The eukaryotic ribosome in focus: a chemical footprinting analysis of ribosome-ligand interactions in in vivo assembled complexes
Stockholm University2003 (English)Doctoral thesis, comprehensive summary (Other academic)
Protein synthesis is an essential biological process that occurs on ribosomes. The process requires an involvement of numerous components like mRNA, tRNA and translation factors. The mammalian 80S ribosome, the focus of this thesis, is composed of four rRNAs and approximately 80 proteins distributed in two subunits the 40S and 60S subunit. The rRNA itself plays an essential role in subunit association, tRNA selection, peptide bond formation, mRNA and translation factor binding to the ribosome. Furthermore, the rRNA undergoes structural changes during different phases of translation.
During protein synthesis the ribosome usually interacts with more than one component at a time. Therefore, to understand the mechanism of translation in more detail, it is important to determine the interplay between the different translational components as well as to identify the functional sites within the ribosome that interact with the various ligands. However, the large number of components involved makes it difficult to identify the specific ligand binding site for each factor. Furthermore, the identification of various ligand binding sites is even more complicated as the ribosome is a dynamic particle that changes conformation during the protein synthesis. The flexibility of the eukaryotic rRNA was investigated by using ribosomal inactivating proteins (RIPs) α-sarcin and ricin that modify neighbouring sites in the α-sarcin/ricin-loop. Structural changes were seen in the active site, suggesting that the two RIPs locked the ribosome in two different conformations. Foot-prints from mRNA, tRNA and the nascent peptide were also identified in the active site of in vivo assembled translational active eukaryotic ribosomal complexes. Many of the footprints overlap with previously identified binding sites on the prokaryotic ribosome whereas some are unique. Thus, these studies show that the mRNA and tRNA binding sites are similar on eukaryotic and prokaryotic ribosomes as well as in in vivo and in vitro assembled complexes.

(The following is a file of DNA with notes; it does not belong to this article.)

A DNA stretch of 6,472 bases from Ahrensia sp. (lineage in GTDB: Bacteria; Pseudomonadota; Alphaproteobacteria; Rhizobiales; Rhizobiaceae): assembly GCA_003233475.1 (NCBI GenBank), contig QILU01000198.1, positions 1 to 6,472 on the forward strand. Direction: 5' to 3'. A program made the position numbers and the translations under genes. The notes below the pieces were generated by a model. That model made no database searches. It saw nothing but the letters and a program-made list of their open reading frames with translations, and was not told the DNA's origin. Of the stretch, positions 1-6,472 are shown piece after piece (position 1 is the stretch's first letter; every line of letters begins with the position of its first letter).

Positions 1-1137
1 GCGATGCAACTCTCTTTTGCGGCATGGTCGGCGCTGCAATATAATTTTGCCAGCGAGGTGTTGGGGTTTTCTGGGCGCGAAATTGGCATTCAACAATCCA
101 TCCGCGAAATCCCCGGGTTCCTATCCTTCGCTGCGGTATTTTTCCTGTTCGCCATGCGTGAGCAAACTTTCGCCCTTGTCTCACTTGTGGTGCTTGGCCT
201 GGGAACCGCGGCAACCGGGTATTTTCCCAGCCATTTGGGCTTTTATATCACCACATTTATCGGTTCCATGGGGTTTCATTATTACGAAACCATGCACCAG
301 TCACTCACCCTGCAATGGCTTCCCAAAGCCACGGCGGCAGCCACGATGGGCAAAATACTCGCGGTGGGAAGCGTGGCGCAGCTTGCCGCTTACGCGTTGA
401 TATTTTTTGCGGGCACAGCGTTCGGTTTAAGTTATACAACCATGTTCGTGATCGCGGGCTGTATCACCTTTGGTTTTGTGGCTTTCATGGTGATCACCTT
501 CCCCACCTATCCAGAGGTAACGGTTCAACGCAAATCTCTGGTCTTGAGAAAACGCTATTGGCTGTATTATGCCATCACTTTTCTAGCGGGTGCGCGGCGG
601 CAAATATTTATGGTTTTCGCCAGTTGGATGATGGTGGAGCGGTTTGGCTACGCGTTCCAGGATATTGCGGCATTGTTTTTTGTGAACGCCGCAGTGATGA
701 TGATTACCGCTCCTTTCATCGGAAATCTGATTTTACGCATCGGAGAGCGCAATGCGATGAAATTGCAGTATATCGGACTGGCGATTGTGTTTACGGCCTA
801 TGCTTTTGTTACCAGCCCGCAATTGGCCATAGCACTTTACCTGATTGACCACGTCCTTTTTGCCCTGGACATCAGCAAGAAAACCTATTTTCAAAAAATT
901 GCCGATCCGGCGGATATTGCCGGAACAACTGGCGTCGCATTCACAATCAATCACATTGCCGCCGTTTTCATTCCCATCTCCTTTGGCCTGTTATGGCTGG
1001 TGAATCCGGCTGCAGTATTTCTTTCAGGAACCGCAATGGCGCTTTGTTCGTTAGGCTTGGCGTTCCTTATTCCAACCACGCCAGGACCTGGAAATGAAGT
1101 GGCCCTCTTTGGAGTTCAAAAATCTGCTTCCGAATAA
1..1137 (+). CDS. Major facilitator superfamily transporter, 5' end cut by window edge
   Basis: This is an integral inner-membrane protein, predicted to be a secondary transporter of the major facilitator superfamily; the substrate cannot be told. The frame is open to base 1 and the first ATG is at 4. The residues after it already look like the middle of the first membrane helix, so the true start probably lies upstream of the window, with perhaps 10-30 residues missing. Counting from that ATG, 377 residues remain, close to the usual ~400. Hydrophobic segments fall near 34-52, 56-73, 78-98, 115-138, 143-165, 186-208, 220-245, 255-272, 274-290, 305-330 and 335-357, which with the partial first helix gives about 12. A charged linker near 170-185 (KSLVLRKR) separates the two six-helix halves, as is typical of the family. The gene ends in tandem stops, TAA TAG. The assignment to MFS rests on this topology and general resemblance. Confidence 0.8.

During the course of this study it was observed that the secondary structure of a localized region in 18S rRNA in the 40S subunit deviated from the proposed secondary structure models. Similar modification patterns were observed in several different eukaryotic ribosomal complexes assembled in vivo. The data differ from modification experiments performed in prokaryotes and may be caused by differences in modification conditions.
Place, publisher, year, edition, pages
Stockholm: Department of Zoology, Stockholm University , 2003. , 61 p.
Research subject Zoological Cell Biology
IdentifiersURN: urn:nbn:se:su:diva-8062ISBN: 91-7265-584-4OAI: oai:DiVA.org:su-8062DiVA: diva2:199522
2003-03-28, Nordenskiöldsalen, Geovetenskapens hus, Frescati, Stockholm, 10:00 (English)
Hughes, Diarmaid, Professor